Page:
With net migration to the UK hitting a record 500,000, the Prime Minister will want to see the economy pick up before forcing a decline in numbers
Net migration to the UK hit a record 500,000 people last year – a number that would have sparked a huge backlash 10 years ago after David Cameron’s ill-fated promise to reduce arrivals to “tens of thousands”. But two years after the UK left the European Union and free movement ended, the picture is more complicated.
At first glance, Rishi Sunak seems caught between a rock and a hard place, and pressure is building on the Conservative Party right to reduce immigration numbers to keep Brexiteers’ support while the Office for Budget Responsibility warns that the recession could worsen given widespread labor shortages.
It’s this tension that has led to warnings of a cabinet fight as the Prime Minister seeks to curb immigration, with ministers from different departments likely to want to protect the economy, university finances and Britain’s soft power.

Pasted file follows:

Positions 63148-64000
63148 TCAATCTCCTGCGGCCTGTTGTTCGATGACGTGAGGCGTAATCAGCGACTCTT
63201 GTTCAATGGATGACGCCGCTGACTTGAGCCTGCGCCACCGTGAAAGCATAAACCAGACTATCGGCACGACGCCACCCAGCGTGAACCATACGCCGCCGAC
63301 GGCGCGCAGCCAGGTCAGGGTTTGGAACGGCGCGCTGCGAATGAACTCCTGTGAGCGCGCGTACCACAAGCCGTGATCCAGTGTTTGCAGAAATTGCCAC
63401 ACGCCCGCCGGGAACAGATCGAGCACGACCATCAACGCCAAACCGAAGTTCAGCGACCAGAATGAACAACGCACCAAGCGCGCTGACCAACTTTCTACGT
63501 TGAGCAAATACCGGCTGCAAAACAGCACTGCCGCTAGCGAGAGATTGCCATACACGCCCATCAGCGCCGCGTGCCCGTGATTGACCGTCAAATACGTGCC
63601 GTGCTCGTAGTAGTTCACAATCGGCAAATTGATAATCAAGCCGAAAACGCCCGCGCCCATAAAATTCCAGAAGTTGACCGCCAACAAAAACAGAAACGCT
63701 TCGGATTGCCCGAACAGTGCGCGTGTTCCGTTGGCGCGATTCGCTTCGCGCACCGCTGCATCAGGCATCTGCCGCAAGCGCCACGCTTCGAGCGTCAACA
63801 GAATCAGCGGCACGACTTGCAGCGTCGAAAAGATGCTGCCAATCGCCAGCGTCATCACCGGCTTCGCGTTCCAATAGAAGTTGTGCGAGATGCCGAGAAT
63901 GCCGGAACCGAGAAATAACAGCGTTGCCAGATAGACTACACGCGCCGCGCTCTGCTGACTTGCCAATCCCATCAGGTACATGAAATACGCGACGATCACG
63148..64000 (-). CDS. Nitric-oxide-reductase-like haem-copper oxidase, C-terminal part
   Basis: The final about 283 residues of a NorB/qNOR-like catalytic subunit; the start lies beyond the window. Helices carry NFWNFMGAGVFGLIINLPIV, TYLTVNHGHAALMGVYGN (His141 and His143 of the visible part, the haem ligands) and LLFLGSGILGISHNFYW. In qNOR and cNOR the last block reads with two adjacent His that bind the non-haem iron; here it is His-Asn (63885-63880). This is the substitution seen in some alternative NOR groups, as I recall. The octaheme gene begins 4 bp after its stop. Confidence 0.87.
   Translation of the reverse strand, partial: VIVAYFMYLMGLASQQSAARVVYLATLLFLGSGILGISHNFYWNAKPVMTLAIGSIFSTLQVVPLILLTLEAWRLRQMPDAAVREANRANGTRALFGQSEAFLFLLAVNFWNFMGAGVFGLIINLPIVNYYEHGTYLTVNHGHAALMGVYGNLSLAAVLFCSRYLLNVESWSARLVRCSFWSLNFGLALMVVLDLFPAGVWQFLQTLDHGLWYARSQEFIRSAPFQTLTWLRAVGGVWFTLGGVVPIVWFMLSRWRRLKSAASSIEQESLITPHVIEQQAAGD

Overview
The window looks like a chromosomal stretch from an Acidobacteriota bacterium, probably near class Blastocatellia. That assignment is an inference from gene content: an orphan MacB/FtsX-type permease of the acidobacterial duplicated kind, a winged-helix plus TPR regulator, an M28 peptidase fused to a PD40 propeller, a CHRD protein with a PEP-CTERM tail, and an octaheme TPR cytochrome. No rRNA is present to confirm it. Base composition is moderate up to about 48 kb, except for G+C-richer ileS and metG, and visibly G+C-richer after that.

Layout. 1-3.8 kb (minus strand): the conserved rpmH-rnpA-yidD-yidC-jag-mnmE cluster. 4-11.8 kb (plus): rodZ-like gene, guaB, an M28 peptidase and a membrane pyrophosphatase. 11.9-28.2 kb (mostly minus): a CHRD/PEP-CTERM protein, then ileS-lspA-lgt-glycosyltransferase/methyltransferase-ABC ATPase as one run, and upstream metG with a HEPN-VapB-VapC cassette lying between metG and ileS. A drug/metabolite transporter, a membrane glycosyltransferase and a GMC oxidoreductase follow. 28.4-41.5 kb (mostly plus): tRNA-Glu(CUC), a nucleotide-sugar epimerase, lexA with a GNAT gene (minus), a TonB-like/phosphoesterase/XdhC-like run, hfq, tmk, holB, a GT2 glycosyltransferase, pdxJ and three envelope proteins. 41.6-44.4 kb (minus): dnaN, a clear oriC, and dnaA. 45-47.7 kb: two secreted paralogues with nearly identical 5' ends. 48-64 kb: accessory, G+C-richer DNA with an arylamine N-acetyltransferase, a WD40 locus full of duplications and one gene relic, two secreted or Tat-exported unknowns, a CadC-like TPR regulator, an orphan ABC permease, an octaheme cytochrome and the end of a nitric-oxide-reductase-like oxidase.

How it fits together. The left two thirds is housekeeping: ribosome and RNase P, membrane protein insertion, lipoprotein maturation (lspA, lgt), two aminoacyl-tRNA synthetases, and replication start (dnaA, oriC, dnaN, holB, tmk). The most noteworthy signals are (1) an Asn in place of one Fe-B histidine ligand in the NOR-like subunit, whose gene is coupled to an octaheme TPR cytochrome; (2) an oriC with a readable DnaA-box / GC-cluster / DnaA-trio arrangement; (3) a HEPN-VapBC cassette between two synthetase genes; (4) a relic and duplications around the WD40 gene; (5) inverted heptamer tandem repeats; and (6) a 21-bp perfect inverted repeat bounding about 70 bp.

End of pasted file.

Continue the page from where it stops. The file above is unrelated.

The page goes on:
But yesterday’s staggering net migration figures of 504,000 are still not enough to compel the prime minister to act immediately. This is because it appears to be an unusual event, fueled by the UK’s generosity towards those living before the war in Ukraine, the unrest in Afghanistan and Hong Kong and the release of pent-up demand following the lifting of Covid travel restrictions and the fact that foreign students are fleeing, being able to physically attend UK courses.
Mr Sunak’s most likely response is to wait for next year’s numbers, which given the unique circumstances of 2021-22 are likely to show a sharp drop in net migration, hoping this will give him some breathing room while he is the economy improves to consider how to tackle the problem and fulfill one of the big Brexit promises.